The present invention will be understood more fully from the detailed description give herebelow and from the accompanying drawings of the preferred embodiments of the present invention, which, however, should be taken as limitative to the invention but for elucidation and explanation only.

In the drawings:

FIG. 1 is a plane view of a micro-bus type automotive vehicle having a rotatable seat according to the present invention;

FIG. 2 is a side elevation of the micro-bus type automotive vehicle of FIG. 1;

FIG. 3 is a sectional view of the first embodiment of a rotatable seat according to the present invention;

FIG. 4 is an enlarged sectional view of a rotational mechanism of the rotatable seat of FIG. 3, which is taken along line IV--IV of FIG. 3;

FIG. 5 is a perspective view of the rotation mechanism of the rotatable seat of FIG. 3;

FIG. 6 is a similar view of FIG. 3 but showing the seat in a position lifted up for rotation;

FIG. 7 is an illustration of the rotation mechanism which details the relative dimensions of a cam member, supporting roller and lifting roller;

FIG. 8 is a perspective view of the second embodiment of the rotatable seat according to the present invention;

FIG. 9 is a sectional view of the rotatable seat of FIG. 8 showing detail of the construction thereof;

FIG. 10 is a perspective view showing the relationship between the lifting lever and the holding lever in the rotatable seat construction of FIG. 9;

FIG. 11 is a perspective view showing an actuating lever of the rotatable seat of FIG. 9;

FIG. 12 is a side elevation view of the holding lever showing movement thereof;

FIG. 13 is a side elevation view of the actuating lever showing operation thereof;

FIG. 14 is a side elevation view of the rotatable seat according to a modification of the second embodiment of FIG. 9;

FIG. 15 is a perspective view of the rotatable seat of FIG. 14;

FIG. 16 is a perspective view of a blocking lever in the interlock mechanism provided in the rotatable seat of FIG. 14; and

FIG. 17 is a plan view of the blocking lever showing operation thereof.

DESCRIPTION OF THE PREFERRED EMBODIMENT

Referring now to the drawings, particularly to FIGS. 1 and 2, there is illustrated a van or micro-bus type automotive vehicle. In the passenger compartment, three or more vehicle seats, generally of the bench type, are installed parallel with respect to one another. A rotatable seat 20 is positioned between a driver's seat 22 and a rear seat 24. The rotatable seat 20 is rotatable about its vertical axis to alternate the direction in which the seat faces between forward and backward, as shown in FIGS. 1 and 2. A pair of front and rear legs 26 and 28 are provided for the rotatable seat 20 and are mounted on a seat support 30. A rotation mechanism 32 is interpositioned between the bottom of the rotatable seat 20 and the upper surface of the seat support 30. The rotation mechanism 32 permits rotation of the rotatable seat about its vertical axis for alternating seat direction. A latch mechanism 34, which is shown in FIG. 3 and is also interpositioned between the bottom of the rotatable seat and the upper surface of the seat support, holds the seat 20 in either of two positions in which the rotatable seat is directed either forward or backward.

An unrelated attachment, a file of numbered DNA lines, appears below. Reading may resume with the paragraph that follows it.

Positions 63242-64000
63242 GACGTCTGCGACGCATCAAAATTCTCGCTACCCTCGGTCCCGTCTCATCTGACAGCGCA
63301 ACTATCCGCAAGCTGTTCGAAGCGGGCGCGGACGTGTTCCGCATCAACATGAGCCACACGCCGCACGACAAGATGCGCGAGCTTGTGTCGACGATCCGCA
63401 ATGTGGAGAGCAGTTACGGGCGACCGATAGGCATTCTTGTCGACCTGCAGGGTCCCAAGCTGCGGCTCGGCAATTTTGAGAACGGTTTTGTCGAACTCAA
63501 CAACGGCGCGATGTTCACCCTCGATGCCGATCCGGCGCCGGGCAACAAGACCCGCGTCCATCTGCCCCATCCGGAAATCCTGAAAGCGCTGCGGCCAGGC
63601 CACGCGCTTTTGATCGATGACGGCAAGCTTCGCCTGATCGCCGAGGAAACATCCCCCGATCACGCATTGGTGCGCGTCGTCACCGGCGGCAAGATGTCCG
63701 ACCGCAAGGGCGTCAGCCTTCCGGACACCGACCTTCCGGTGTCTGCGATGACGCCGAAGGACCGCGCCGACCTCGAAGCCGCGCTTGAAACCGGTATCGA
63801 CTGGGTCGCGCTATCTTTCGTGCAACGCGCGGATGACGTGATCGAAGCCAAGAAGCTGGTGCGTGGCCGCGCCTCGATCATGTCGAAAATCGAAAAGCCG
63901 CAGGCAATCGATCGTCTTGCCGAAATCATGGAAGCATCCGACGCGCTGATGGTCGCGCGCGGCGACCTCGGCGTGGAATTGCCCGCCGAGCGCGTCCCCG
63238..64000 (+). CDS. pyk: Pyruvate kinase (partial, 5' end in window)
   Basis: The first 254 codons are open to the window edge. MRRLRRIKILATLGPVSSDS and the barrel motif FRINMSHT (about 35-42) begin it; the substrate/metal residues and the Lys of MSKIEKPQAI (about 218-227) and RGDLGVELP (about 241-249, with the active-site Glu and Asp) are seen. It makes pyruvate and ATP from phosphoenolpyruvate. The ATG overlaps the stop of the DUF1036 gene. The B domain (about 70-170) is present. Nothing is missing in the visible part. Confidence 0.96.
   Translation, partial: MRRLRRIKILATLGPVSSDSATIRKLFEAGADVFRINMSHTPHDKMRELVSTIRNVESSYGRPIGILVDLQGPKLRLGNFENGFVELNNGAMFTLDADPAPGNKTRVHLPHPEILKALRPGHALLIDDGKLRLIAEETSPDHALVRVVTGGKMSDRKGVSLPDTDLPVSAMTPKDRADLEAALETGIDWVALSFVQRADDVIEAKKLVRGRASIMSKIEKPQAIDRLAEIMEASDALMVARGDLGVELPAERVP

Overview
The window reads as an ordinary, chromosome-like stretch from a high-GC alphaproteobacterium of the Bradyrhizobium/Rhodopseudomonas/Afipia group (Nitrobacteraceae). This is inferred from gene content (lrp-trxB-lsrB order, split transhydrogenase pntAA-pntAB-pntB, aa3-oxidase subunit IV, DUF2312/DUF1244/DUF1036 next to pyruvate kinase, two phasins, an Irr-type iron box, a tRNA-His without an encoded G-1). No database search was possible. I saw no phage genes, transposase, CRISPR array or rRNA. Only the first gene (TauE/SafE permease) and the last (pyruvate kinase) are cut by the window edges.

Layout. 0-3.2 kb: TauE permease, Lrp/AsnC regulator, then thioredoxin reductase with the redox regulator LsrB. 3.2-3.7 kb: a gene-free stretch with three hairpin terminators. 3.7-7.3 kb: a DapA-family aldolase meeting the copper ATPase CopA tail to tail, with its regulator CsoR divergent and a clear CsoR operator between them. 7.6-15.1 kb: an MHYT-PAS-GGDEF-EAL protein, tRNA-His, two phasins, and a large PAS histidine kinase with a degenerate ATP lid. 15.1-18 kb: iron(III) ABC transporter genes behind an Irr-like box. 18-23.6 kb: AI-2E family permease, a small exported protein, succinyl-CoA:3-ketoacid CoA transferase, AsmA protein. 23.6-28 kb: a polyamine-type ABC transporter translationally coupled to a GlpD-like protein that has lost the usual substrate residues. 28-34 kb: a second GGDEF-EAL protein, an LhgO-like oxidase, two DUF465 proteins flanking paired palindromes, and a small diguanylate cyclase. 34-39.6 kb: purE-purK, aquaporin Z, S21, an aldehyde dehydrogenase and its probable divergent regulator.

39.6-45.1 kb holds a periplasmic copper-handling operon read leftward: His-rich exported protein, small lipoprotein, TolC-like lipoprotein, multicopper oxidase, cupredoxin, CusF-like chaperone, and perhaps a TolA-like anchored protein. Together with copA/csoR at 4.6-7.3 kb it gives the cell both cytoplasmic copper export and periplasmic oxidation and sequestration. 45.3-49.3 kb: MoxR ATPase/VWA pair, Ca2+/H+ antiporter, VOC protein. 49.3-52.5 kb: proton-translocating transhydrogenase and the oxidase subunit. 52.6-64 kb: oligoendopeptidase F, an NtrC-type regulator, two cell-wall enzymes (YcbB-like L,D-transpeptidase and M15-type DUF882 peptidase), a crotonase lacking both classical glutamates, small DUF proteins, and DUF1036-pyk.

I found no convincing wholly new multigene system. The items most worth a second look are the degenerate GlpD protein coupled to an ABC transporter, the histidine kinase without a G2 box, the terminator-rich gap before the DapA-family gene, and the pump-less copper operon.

FIGS. 3 and 4 show the first embodiment of the rotatable seat structure according to the present invention and detailed construction of the rotation mechanism 32 and latch mechanism 34 of the rotatable seat. Generally, the rotatable seat comprises a seat cushion 36 and a seat back 38. A seat cushion 36 has a seat support frame 40 at the bottom thereof. A rotational axis 42 vertically extends from the seat support frame 40 at the center of the seat. The rotational axle 42 is fixed to the seat support frame 40 with fastening means such as fastening bolts 44. Surrounding the rotational axle 42, an annular cam member 46 is fitted to the center of the seat support frame 40. The cam member 46 has cam faces 50 and 52 on the lower edge thereof. The cam member 46 is also formed with a pair of diametrically-opposed rounded cut outs 54. Two support rollers 56 are each rotatably supported at one end of a corresponding shaft 58, the other end of which is secured to brackets 60 projected from the upper surface of the seat support 30. The cut outs 54 simultaneously receive the support rollers 56 when the rotatable seat 20 is latched at a position facing either forward or backward.

As shown in FIG. 5, lifting rollers 62 and 64 abut the lower surfaces 66 of diametrically-opposed laterally-extending portions 68 of the cam member 46. The lifting rollers 62 and 64 are rotatable about shafts 70. The shafts 70 are secured to the ends of lifting levers 72 and 74. The lifting lever 74 is horizontally angled and has a circular hole 76 at the other end thereof and the lifting lever 72 is horizontally and vertically angled and has a circular hole 78 at an intermediate portion thereof. The holes 76 and 78 of the levers 74 and 72 receive either end of a rotational axle 80. The axle 80 is rotatably supported by brackets 82 projecting from the upper surface of the seat support 30. The axle 80 is secured to each of the holes 76 and 78 so that the levers 72 and 74 rotate with each other according to rotation of the axle 80.